Op-Ed in ‘The Hill’ Unintentionally Illustrates Logic Vacuum of Gun Control

School Shooting iStock-1282013865
America’s gun owners are once again penalized by the shortcomings of people who violate existing gun laws, and will ignore any new ones. IMG iStock-1282013865

Two sentences in the second paragraph of an Op-Ed in The Hill about gun control failures relating to the recent trials of James and Jennifer Crumbley—parents of Michigan school killer Ethan Crumbley—perhaps best illustrate the vacuum of logic within the gun control movement, guaranteeing that whatever restrictive laws anti-gunners adopt, they will always fall short.

Writing about the passage of the Public Act of 2023 in Michigan, Prof. Kimberly Wehle, University of Baltimore School of Law, asserts, “If that law had been in place in 2021, 15-year-old Ethan Crumbley might never have attempted the shootings because his parents — despite their shortcomings — may have complied with state law. Instead, they were found criminally liable for not imposing in their own home the very restrictions on gun access that Michigan lawmakers had neglected to enact.”

“If” is often called the “biggest word in the English language.” “Might” comes in a close second, probably in a tie with “may.” The sentence illustrates just how wrong—and perhaps wrong-headed—gun control proponents are about pushing restrictive laws and regulations, expecting people most likely to violate or merely ignore the law to suddenly comply. There is no reliable evidence of that ever happening in the history of mankind, dating from the slaying of Abel by his older brother, Cain, to the present.

Long story short, regardless of the number of times it is repeated, gun control proponents refuse to accept the reality that criminals and stubborn, stupid people do not obey every gun law. Indeed, they disobey most or all of them, figuring to not get caught. Based on what she wrote and how it is written, Wehle is an intelligent person with an interesting argument. She just happens to be mistaken.

The elder Crumbleys knew their son had behavior and emotional problems, but they bought him a 9mm handgun anyway, which he had in his backpack the day of the shooting in late 2021 at Oxford High School. Earlier in the day, when there was an opportunity to take the kid home, or at least check the contents of his backpack when he was in the school administration office, nobody did that, which pretty much underscores Prof. Wehle’s allusion to their “shortcomings.” A detailed examination of the family situation is found in the March 15 edition of New York magazine’s Intelligencer.

In the opening paragraph of her short essay, Wehle also used a term that has become the mantra among gun control advocates for which there is no strict definition: “commonsense gun safety laws,” whatever the hell this actually means. It apparently refers to whatever restrictive gun control legislation is at issue at any given moment.

The Crumbley parents were both convicted of involuntary manslaughter. Ethan Crumbley will spend the rest of his life in prison for the four murders he committed. It was not the absence of a law which allowed the crime to happen, and anyone with genuine common sense understands it. It was, instead, a combination of judgment lapses, ignoring warning signs and a violation of existing law—a juvenile possessing a handgun on school grounds, concealed in a backpack—which produced the Oxford tragedy.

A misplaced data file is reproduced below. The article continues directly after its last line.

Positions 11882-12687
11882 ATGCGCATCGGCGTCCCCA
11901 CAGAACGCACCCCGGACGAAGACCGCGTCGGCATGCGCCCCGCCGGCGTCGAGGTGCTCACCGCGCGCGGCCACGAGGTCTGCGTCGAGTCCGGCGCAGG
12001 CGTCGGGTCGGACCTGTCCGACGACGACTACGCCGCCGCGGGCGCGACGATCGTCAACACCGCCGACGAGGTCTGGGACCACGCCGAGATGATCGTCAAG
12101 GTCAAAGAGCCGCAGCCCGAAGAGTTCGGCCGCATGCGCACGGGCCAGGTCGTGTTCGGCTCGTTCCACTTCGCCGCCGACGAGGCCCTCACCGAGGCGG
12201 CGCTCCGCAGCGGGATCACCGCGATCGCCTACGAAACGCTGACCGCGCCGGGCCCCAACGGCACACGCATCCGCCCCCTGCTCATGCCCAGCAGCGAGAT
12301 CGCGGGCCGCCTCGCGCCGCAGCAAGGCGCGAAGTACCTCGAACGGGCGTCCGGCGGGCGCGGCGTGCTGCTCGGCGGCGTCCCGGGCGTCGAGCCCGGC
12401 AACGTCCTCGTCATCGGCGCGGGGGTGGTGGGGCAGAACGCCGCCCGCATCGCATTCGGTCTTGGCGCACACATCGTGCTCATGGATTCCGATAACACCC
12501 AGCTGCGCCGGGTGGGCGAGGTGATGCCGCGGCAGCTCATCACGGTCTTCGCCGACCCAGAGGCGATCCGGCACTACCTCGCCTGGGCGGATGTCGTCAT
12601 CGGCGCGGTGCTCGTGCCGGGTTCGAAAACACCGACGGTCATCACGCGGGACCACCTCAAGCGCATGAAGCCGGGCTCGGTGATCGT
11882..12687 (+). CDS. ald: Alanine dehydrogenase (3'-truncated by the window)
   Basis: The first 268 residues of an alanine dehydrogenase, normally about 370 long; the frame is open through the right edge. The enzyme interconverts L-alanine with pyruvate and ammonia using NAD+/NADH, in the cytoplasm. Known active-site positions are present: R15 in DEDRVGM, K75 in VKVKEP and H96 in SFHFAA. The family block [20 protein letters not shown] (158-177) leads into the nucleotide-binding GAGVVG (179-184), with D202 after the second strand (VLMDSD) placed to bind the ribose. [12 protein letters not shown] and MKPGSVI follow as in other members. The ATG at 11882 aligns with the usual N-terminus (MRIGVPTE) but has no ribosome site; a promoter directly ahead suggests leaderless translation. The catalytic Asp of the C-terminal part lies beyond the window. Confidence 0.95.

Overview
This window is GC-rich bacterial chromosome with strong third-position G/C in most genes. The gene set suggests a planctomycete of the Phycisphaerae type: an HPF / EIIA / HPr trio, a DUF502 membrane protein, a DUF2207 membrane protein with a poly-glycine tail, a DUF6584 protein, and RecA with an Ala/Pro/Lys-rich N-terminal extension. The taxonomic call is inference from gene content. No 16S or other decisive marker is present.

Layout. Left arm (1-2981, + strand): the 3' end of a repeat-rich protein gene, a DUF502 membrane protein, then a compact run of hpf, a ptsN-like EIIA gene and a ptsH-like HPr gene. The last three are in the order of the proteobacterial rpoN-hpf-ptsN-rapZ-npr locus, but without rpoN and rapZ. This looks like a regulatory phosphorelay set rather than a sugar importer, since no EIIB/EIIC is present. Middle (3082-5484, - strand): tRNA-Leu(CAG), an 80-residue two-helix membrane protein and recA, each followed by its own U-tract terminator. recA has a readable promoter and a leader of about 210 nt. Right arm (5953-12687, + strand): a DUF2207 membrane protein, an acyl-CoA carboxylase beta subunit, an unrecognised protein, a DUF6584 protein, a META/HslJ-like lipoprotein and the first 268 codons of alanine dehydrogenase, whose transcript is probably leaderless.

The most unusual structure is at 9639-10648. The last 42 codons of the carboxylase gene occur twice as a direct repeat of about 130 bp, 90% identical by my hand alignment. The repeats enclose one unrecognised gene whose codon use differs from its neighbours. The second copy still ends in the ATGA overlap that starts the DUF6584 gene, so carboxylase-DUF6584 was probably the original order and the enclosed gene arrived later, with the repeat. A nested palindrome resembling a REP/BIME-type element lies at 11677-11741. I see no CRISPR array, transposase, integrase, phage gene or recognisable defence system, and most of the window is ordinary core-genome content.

First, let’s try to define what a gun prohibitionist might consider “commonsense gun safety laws.”

  • Licensing and registration of all guns and their owners.
  • Permits to purchase, issued by a government agency.
  • Limits on the number of firearms one might own or purchase in a single 30-90-day period.
  • Waiting periods of at least 10 days, and perhaps longer.
  • Minimum age of 21 years to purchase or own a firearm.
  • Mandatory “safe storage” of all firearms, perhaps subject to annual inspection by law enforcement.
  • Repeal of “shall-issue” concealed carry laws.
  • Repeal of state preemption laws.

These bullet points are just part of the gun control scheme, and it is questionable whether any would survive a constitutional challenge since there appear to have been no analogous restrictions at the time the Second Amendment was adopted. Simply put, they are all infringements on the right to keep and bear arms.

And even if some of them would pass the constitutional smell test, who honestly believes the people at whom such restrictions are aimed would actually abide by them? Convicted violent felons still have guns and use them in crimes, and they do not buy them at local gun stores, so they don’t bother with waiting periods or background checks, anyway. Habitually careless people would still leave guns lying around where a child might find them.

Essentially, the only people really encumbered by restrictive gun control laws are those who would likely never violate such laws in the first place. They’re essentially punished for the “shortcomings” exhibited by other people.

Until the gun control crowd understands and accepts the reality that the laws they push really only penalize the wrong people and violate their Second Amendment rights in the process, they’re going to be running in circles.

About Dave Workman

Dave Workman is a senior editor at TheGunMag.com and Liberty Park Press, author of multiple books on the Right to Keep & Bear Arms, and formerly an NRA-certified firearms instructor.

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